Wire-strung harp

Brett Williams brettwi at ix.netcom.com
Tue Oct 10 16:47:47 PDT 1995


You wrote: 
>
>I am wondering if anyone on this list can recommend a source of 
>information for learning how to "dampen" strings while playing 
>wire-strung harps.  I just purchased a wire-strung harp, and am used 
>to the nylon strings, and have no one to show me in person.  Is there 
>perhaps a good book, instructional tape, or whatever, out there that 
>I'm not aware of?
>
>Please advise!  Thank you!
>
>Also, were harps played on the left or right shoulder in the Middle 
>Ages and Renaissance?  Is there documentation somewhere out there for 
>this?
>
>Thanks
 (Jennifer Bogut)
>


Documentation? Naah-- but I have a good story! :)

A number of years ago (I don't want to admit just *how* many!) I had 
the honor of attending a house concert where the performers were Chris 
Caswell and Danny Carnahan.  Chris was playing an incredible five 
octave wire-strung harp.  It was built of koa wood, so not only was it 
gloriously functional, it was drop-dead gorgeous, too.  His wife, 
Teresa, had made it for him.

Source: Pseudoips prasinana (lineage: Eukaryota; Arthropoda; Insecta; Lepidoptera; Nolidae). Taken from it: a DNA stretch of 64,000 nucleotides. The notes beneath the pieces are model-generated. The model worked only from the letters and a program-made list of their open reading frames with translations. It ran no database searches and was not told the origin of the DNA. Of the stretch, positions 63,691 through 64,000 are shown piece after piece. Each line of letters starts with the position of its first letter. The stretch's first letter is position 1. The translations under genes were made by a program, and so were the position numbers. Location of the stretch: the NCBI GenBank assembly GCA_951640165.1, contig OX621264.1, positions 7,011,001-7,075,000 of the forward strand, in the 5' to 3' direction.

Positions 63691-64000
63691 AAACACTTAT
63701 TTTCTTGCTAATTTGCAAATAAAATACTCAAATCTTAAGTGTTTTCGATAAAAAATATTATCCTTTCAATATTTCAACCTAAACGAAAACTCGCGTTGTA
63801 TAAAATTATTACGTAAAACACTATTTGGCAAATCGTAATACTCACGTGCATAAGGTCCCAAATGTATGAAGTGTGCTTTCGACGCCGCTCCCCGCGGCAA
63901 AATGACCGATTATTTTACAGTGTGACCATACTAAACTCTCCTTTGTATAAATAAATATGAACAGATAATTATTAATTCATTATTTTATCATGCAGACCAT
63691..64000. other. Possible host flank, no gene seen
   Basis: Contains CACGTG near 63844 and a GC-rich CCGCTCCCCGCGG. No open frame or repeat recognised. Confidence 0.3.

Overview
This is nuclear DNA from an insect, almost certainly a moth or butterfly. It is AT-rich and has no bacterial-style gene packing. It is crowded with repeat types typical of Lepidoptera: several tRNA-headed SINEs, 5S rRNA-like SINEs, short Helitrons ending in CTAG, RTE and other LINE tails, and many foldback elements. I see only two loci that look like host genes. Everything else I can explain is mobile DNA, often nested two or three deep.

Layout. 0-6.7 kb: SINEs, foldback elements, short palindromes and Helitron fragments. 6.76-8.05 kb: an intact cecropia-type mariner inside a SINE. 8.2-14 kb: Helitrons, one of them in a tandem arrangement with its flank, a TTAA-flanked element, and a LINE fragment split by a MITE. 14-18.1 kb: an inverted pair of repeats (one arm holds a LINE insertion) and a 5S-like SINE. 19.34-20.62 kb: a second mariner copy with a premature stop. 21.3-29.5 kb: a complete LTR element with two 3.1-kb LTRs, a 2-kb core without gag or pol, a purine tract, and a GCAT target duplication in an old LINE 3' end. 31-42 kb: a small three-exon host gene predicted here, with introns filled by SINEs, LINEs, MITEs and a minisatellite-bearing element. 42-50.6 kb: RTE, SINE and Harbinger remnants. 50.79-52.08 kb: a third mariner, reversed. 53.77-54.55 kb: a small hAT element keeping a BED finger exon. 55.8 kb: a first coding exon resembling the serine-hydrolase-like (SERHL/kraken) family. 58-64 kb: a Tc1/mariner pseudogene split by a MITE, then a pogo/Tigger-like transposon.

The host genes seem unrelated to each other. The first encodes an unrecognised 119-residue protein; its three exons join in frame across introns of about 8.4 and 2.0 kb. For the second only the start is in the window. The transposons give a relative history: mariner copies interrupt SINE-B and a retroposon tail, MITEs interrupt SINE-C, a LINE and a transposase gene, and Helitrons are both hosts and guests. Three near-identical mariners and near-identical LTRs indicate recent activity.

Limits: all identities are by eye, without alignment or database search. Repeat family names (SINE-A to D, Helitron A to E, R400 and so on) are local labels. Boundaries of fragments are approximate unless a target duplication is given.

During one of the breaks a number of us in the audience cornered him 
and asked *lots* of questions about his instrument. From what I 
remember of the conversation, he said that he had a hard time learning 
to switch his technique from nylon-strung harp to wire, as he had had 
to teach himself to damp with the fingerpads while he used the nail to 
'ring' the string.  He also said glumly that aside from growing his 
own, he hadn't found *any* acceptable substitute or aid other than the 
home-grown variety of fingernail. He said that he'd tried Lee press-ons 
and all of the various false fingernail preparations and/or glue-ons on 
the market at the time and that all of 'em would break.

At that concert he had a full set of nails. He added as a last comment 
that he'd had to stop helping his wife in the shop as making harps and 
playing the wire-strung harp were, for him, two mutually incompatible 
pursuits. :)

So, guard your nails.

ciorstan



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